SCIENTIFIC COALITION FOR UAP STUDIES OVERVIEW AND QUESTIONS FROM CONGRESSIONAL HEARING ON UAP
SCU Applauds First Step In Process Of Congressional Engagement On UAP, Requests Answers Following Testimony
May 24 – The Scientific Coalition for UAP Studies (SCU), a fact-driven organization of scientists, academics, and research professionals dedicated to exploring anomalous phenomena known around the world as UAPs, applauds the US House Permanent Select Committee on Intelligence’s Counterterrorism, Counterintelligence, and Counterproliferation Subcommittee’s (C3) first Congressional hearing on this subject in more than 50 years.
“The Hearing on UAP is a great first start. The SCU applauds the commitment of the Airborne Object Identification and Management Synchronization Group (AOIMSG) to make public as much information as possible on the subject of UAP,” said Robert Powell, SCU executive board member. “Their efforts to remove the stigma from the subject also is beneficial in increasing the number of reports from pilots and professionals, and it helps promote scientific investigations by academia.”
In order to effectively guide the crucial next steps in future work, the SCU submits the following questions and recommendations:
1. The Hearing on UAP is a great first start and SCU applauds the willingness of the AOIMSG (Airborne Object Identification and Management Synchronization Group) to make public as much information as possible on the subject of UAP. Their efforts to remove stigma from the subject also is beneficial in increasing the number of reports from pilots and professionals and it helps promote scientific investigations by academia.
2. Future AOIMSG investigations would benefit from collecting incident reports beyond just training areas. Mr. Bray indicated that they were looking primarily at incursions in military training areas. It is important to look beyond training areas and include all military facilities, nuclear facilities, commercial airliner reports, and objects in near-earth orbit. Putting the training incidents into a larger spatial context will enable the military to understand the effect on military training areas. Are UAP reports from military training areas more frequent, or unusual in some way, or are they part of a wide-spread or randomly distributed UAP reporting phenomenon?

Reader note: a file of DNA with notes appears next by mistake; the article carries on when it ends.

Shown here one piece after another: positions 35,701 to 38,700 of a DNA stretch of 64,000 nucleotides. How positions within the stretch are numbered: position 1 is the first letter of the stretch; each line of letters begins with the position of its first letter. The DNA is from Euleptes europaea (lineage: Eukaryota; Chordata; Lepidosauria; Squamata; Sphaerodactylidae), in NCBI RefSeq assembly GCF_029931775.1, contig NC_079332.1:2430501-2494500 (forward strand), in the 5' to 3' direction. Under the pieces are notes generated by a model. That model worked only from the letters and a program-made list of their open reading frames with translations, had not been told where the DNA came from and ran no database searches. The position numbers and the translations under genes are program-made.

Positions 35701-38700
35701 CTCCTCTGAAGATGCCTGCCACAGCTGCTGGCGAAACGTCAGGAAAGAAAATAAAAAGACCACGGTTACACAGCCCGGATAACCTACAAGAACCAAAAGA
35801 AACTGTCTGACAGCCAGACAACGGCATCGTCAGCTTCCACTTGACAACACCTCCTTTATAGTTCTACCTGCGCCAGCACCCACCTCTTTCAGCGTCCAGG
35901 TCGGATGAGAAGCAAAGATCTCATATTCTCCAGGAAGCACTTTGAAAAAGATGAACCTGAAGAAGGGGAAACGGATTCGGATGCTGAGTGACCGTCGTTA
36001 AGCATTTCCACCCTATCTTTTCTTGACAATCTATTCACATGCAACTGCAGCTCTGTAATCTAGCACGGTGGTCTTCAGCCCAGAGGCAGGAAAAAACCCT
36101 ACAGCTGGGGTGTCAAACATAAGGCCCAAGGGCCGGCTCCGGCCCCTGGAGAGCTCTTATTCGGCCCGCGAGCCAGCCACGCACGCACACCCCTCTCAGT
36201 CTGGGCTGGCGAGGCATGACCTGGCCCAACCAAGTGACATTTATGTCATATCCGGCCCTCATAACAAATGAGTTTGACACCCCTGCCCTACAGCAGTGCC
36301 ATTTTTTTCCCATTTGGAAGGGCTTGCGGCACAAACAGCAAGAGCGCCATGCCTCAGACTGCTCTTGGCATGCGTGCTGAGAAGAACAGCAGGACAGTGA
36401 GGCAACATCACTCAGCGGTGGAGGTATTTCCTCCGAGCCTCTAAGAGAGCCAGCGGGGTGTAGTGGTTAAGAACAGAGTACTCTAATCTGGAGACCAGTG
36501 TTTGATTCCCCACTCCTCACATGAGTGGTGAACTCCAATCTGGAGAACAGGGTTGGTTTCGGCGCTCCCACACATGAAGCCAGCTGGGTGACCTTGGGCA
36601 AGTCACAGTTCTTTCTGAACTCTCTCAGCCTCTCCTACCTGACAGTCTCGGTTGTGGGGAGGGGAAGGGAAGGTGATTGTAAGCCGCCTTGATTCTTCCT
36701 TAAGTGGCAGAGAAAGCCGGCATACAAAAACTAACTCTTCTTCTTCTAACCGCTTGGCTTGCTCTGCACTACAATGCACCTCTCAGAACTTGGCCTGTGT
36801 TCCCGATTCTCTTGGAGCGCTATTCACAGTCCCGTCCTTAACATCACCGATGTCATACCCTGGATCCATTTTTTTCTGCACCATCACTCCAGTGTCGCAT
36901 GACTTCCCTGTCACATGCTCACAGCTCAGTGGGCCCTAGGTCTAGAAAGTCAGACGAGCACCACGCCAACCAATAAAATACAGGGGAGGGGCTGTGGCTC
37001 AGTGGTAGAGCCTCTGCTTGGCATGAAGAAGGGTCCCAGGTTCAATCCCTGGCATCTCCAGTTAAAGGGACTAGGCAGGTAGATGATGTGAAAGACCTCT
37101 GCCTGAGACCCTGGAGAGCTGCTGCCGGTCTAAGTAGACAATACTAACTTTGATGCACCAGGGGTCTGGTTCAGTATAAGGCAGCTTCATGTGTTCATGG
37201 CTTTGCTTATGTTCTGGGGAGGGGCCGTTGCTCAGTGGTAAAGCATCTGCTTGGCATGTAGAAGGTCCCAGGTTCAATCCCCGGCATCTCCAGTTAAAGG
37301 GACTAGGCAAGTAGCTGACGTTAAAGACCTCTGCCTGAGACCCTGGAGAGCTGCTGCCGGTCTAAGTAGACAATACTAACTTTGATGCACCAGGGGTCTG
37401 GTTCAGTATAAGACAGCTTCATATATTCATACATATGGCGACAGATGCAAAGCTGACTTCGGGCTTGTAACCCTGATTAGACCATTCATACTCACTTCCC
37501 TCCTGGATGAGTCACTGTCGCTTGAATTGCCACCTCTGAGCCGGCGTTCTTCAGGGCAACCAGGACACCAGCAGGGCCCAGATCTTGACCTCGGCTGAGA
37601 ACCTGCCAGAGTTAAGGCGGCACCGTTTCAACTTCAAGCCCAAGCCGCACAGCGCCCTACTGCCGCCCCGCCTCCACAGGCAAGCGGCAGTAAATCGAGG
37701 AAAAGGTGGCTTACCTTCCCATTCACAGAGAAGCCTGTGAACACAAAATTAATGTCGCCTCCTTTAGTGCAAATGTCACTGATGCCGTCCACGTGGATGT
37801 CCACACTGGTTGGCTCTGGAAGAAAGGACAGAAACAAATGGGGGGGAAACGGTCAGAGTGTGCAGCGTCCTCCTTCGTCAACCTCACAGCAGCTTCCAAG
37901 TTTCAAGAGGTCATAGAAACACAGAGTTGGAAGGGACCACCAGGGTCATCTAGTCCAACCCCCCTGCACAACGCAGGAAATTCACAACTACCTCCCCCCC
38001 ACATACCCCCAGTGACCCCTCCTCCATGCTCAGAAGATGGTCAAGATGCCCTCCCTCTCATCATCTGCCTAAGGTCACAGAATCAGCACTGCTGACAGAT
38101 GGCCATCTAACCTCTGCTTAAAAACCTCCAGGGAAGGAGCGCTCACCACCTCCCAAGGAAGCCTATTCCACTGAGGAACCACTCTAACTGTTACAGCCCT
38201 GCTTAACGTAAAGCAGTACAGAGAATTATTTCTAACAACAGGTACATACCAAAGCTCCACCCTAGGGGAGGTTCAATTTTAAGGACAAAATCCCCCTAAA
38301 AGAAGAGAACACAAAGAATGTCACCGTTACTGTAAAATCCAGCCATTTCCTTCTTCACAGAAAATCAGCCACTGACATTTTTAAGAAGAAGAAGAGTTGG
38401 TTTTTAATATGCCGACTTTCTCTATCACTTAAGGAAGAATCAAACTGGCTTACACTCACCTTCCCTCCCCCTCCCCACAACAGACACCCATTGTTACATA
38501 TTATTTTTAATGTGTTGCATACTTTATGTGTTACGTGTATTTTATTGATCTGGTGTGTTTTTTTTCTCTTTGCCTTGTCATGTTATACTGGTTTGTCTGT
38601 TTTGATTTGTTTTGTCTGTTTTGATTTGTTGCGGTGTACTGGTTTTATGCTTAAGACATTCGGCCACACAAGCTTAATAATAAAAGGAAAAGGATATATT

3. Future AOIMSG investigations would also benefit from an understanding of the historical record of UAP reports. The statement from Mr. Bray that the UAP Task Force did not have in its holdings information on many previous UAP/UFO events involving U.S. nuclear facilities indicates that there might be a knowledge gap regarding the long history of military UAP reports and the patterns found within them. This is an area where civilian research groups with a deep understanding of historical context, such as the SCU, could point the AOIMSG towards relevant data and analyses.
4. Taken at face value, the eleven near-misses out of 400 cases that Mr. Bray indicated are in their possession is a staggering percentage, especially when compared to the historical reporting records. Numbers like these need context, which speaks to the urgency for the AOIMSG to look at data more widely in both time and space.
5. Consider releasing all reports, data, and collection techniques and capabilities on the unclassified incidents that AOIMSG is tracking. An example is the 2004 USS Nimitz Strike Group Encounter. SCU Understands the need to protect sources and methods the US Government uses; providing background on the types of collection mechanisms will further provide the scientific community of interest with data points to drive research through the scientific method.
The Scientific Coalition for UAP Studies (SCU) promotes and encourages the rigorous scientific examination of Unidentified Aerospace Phenomena (UAP), commonly known as Unidentified Flying Objects (UFOs). SCU comprises scientists, former military, law enforcement officials, and other professionals, utilizing scientific principles, methodologies, and practices to advance the study of UAP observed and reported around the globe.
The Scientific Coalition for UAP Studies is a charitable organization (501(c)(3). Contributions to SCU are tax-deductible.